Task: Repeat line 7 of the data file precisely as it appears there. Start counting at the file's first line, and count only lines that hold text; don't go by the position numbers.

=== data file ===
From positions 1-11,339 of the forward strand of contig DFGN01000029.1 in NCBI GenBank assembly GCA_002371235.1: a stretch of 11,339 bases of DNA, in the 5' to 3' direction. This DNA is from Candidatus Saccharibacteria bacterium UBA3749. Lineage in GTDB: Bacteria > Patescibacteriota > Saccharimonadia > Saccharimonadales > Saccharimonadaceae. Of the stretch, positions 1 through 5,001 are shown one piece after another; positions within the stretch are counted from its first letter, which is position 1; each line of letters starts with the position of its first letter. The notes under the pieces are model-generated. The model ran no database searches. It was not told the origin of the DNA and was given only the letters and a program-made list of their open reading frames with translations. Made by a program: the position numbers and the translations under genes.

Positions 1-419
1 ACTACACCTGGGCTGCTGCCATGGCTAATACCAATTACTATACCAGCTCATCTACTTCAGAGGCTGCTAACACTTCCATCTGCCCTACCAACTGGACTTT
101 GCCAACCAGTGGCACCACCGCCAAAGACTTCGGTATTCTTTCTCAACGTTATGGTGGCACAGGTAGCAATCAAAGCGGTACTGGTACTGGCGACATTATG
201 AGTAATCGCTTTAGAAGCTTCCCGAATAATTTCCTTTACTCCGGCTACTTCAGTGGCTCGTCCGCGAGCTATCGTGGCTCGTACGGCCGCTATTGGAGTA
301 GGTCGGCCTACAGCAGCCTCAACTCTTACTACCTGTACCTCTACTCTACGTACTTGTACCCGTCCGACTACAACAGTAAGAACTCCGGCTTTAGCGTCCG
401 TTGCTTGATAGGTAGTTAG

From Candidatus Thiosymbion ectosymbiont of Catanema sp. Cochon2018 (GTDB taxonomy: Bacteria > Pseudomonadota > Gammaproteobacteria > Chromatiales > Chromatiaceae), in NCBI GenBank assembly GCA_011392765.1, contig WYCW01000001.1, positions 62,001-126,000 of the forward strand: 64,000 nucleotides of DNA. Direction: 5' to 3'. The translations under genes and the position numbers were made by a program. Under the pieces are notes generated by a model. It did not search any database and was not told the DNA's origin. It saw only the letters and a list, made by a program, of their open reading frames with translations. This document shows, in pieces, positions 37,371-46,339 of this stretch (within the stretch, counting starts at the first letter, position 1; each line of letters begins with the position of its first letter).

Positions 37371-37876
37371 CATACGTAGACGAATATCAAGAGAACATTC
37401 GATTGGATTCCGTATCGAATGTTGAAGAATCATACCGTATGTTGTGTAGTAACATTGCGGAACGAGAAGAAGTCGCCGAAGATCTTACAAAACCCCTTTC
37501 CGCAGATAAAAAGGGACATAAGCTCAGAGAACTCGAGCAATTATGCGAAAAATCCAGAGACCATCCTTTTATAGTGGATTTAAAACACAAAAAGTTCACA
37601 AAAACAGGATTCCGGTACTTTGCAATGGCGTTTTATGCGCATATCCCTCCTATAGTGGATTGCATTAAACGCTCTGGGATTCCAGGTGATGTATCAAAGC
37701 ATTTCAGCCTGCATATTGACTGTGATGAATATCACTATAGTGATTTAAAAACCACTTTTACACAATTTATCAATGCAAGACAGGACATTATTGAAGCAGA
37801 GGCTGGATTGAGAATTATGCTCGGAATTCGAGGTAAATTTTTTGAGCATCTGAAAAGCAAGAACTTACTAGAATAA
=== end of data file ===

401 TTGCTTGATAGGTAGTTAG